The best kids' books of 2018, chosen by top authors and illustrators
Published on: 3 Rhagfyr 2018 Author: Emily Drabble
In a truly incredible year for children's books, Emily Drabble asked authors and illustrators including Michael Morpurgo, Cressida Cowell, Patrice Lawrence, Julia Donaldson, Alex T Smith, Nick Sharratt and Jim Kay the impossible question: pick just one out of all the jewels published in 2018.
Alex T Smith chooses The Way Home for Wolf
I'm choosing The Way Home for Wolf by Rachel Bright, illustrated by Jim Field. Rachel's gentle but powerful rhyming text combined with Jim's magical, incredibly cinematic and utterly charming illustrations create a beautiful book celebrating the power of friendship, the kindness of strangers, and how wonderful things can happen when you ask for help if you need it. Absolutely lovely!
Smriti Prasadam Halls chooses The Day War Came
The Day War Came by Nicola Davies and illustrator Rebecca Cobb moved me deeply and is my Book of the Year. It's so important that we talk about big things with little people and I love books that help to open up those challenging conversations. Nicola and Rebecca's book is beautiful, disarmingly simple, unflinchingly truthful and cuts through the horror of war to find a shared humanity. Bravo!
Jacqueline Wilson chooses The Restless Girls
The Restless Girls by Jessie Burton and illustrator Angela Barrett is a brilliant re-working of the traditional fairytale The Twelve Dancing Princesses. These Princesses are talented, spirited girls, each carefully characterised and beautifully illustrated by Angela.
Cressida Cowell chooses The Skylarks' War
The cover of The Skylarks' War - illustration by Dawn Cooper
My children's book of the year would be The Skylarks' War by Hilary McKay. Exquisitely written, funny, emotional, warm and wise, this book is an absolute joy to read. You know you are in the hands of a master storyteller from the very first sentences: 'More than one hundred years ago, in the time of gas and candlelight, when shops had wooden counters and the streets were full of horses, a baby girl was born. Nobody was pleased about this except the baby's mother. The baby's father did not like children...'
Marta Altes chooses The Forest
I think one of my favourite books from this year is The Forest, published by Enchanted Lion Books, written by Ricardo Bozzi and illustrated by Violeta Lopiz and Valerio Vidali. It's such a special book!
When I saw it for the first time I couldn't believe how beautiful it was.
Every page is rich in details, with vibrant, beautiful colours and the book is full of fold-out pages, embossing, cut-out shapes and more. This creates a very immersive experience as it makes you want to reach out and touch the book, explore it and uncover its secrets. I was lucky enough to see an exhibition of the stunning artwork in Bologna last March. Now I have the book and it feels like I have a little treasure.
Will Mabbitt chooses The Survival Game
My favourite book of 2018 was The Survival Game by Nicky Singer. Serious stuff, handled expertly. I am still in a state of shock from reading this book.
Laura Ellen Anderson chooses Sam Wu Is Not Afraid of Ghosts
Sam Wu Is Not Afraid of Ghosts by Katie and Kevin Tsang, illustrated by Nathan Reed
My favourite book published this year was Sam Wu Is Not Afraid of Ghosts by Katie and Kevin Tsang, illustrated by Nathan Reed. It was such a wonderfully witty story, with endearing characters and a real feeling of nostalgia for me. When I opened the book to read it, I felt like a kid hanging out with my best friends again. Nathan's wonderful illustrations portray the characters perfectly and add so much to the brilliant fun-filled adventure.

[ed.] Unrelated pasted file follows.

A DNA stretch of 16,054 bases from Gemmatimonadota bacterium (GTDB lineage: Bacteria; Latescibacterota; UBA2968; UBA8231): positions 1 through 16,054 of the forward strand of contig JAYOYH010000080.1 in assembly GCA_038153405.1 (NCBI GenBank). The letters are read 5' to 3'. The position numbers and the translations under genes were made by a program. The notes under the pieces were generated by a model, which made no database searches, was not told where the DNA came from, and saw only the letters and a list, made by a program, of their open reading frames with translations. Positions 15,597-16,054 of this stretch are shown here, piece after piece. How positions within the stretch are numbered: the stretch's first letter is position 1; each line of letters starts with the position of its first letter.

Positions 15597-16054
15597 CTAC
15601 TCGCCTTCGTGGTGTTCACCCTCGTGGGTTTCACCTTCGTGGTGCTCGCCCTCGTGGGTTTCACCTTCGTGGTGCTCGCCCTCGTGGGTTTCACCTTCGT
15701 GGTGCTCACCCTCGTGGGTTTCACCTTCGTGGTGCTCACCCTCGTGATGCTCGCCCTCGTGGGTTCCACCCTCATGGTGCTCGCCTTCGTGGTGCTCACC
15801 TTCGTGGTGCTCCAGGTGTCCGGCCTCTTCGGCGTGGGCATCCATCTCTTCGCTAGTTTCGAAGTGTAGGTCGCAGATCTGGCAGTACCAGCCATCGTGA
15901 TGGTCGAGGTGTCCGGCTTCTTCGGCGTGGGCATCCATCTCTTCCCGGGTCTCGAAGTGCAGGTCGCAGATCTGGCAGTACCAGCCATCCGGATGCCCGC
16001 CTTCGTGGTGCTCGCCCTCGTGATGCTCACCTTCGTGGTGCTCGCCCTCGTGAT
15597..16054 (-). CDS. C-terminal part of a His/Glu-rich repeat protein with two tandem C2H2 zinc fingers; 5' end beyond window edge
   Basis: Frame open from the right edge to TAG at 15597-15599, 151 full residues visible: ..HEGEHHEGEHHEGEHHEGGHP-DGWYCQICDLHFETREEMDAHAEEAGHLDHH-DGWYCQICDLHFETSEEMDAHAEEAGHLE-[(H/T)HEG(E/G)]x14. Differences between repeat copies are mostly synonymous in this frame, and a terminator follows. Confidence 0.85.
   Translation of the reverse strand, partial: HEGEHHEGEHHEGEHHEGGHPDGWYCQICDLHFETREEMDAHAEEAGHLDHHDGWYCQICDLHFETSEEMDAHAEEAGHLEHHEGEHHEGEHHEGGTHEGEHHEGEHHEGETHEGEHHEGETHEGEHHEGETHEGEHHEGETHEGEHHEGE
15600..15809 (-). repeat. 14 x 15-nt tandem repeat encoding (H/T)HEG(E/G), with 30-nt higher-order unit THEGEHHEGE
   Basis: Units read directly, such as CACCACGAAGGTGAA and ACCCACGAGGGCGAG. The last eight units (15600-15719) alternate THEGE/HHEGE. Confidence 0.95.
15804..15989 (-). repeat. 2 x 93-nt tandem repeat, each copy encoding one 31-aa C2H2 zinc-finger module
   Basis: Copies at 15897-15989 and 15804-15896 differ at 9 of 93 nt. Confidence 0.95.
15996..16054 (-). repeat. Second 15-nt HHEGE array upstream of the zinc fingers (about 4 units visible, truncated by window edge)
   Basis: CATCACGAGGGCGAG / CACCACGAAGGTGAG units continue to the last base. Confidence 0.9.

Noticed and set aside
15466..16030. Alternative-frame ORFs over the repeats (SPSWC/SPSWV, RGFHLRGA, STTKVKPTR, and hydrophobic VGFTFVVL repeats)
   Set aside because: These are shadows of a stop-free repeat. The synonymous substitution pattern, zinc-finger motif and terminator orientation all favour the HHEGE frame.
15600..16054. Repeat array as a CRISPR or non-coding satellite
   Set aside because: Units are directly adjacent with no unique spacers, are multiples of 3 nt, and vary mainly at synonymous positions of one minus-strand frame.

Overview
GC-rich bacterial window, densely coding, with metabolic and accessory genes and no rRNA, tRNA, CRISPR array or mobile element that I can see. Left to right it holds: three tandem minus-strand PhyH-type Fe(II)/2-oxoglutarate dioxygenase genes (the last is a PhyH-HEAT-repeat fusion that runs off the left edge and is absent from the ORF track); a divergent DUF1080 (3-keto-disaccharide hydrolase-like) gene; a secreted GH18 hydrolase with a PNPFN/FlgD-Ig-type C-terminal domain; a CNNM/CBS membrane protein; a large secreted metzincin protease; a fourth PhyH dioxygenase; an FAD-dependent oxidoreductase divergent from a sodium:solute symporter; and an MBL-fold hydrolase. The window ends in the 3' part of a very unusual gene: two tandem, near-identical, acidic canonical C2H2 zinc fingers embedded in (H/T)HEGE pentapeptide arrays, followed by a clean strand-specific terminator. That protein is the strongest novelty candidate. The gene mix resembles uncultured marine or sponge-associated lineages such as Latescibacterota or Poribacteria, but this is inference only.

Mini Grey chooses I Was Made For You
My choice is I Was Made For You by David Lucas. Falling apart goes with the territory when you're a toy. From The Velveteen Rabbit to Tatty Ratty to That Rabbit Belongs to Emily Brown, toys have wrestled with this existential problem.
In I Was Made For You, a home-made knitted cat is destined to be a Christmas present but wakes up with the need to discover the answer to the biggest questions - not just what he is, but why he is. The little toy goes in search of an answer to the big Why, but snags his wool on a rusty nail and unravels before our eyes until he is 'just a long loose thread shivering in the wind'. Recommended for anyone who can identify with a protagonist utterly unravelling and wants to ponder on big questions.
David Mackintosh chooses The Wolf, the Duck and the Mouse
It's The Wolf, the Duck and the Mouse by Mac Barnett and John Klassen for me. I found this book very satisfying on account of the restrained humour and visceral absurdity of the Duck and Mouse making the best of their bad situation. The words feel like they've been translated from an unknown language - kind of stilted - which give it a timeless, folkloric feel, and the pictures play to that remarkably well. It's like it's been passed down for generations, and it's beautiful.
Piers Torday chooses Art Matters
A small and perfectly formed book I loved this year - which will fit in any stocking and can be read in an hour, but linger for days, is Art Matters - Because Your Imagination Can Change the World, a series of posts, articles and essays by Neil Gaiman, illustrated by the prodigious Chris Riddell. Arts education has never been more threatened in this country, at a time when the challenges of the future have never needed our children's imaginations more, and this rallying cry for the power of art to change hearts and minds should electrify us all.
Michael Morpurgo chooses Eye Can Write
I'm choosing Eye Can Write by Jonathan Bryan. It's a unique insight into the life and times of a young writer, still only 15, who has cerebral palsy, and had suffered all his life from locked-in syndrome until he and his family and his teachers unlocked him, and he learnt to communicate through the blinking of an eye.
He has since become a terrific writer of prose and poetry, and become a spokesperson for others like him, young people apparently locked-in, so often left unstimulated, untaught, patronised and abandoned to hopelessness.
He has a formidable determination that all children should be given the opportunity to fulfil their potential.
He has a wonderful sense of humour, and an extraordinary intellect. A unique writer, a unique book, a life-changing book, for him, for us. Read it and you meet him. Quite an experience, I promise you. You won't forget it or regret it!
Fleur Hitchcock chooses Julian is a Mermaid
My pick of this year's picture books is the superb Julian is a Mermaid by Jessica Love. The story is simple: Julian wants to be a mermaid, and with his granny he explores the ways in which he can be one. Beautiful illustrations lead us through this joyous tale. A future classic.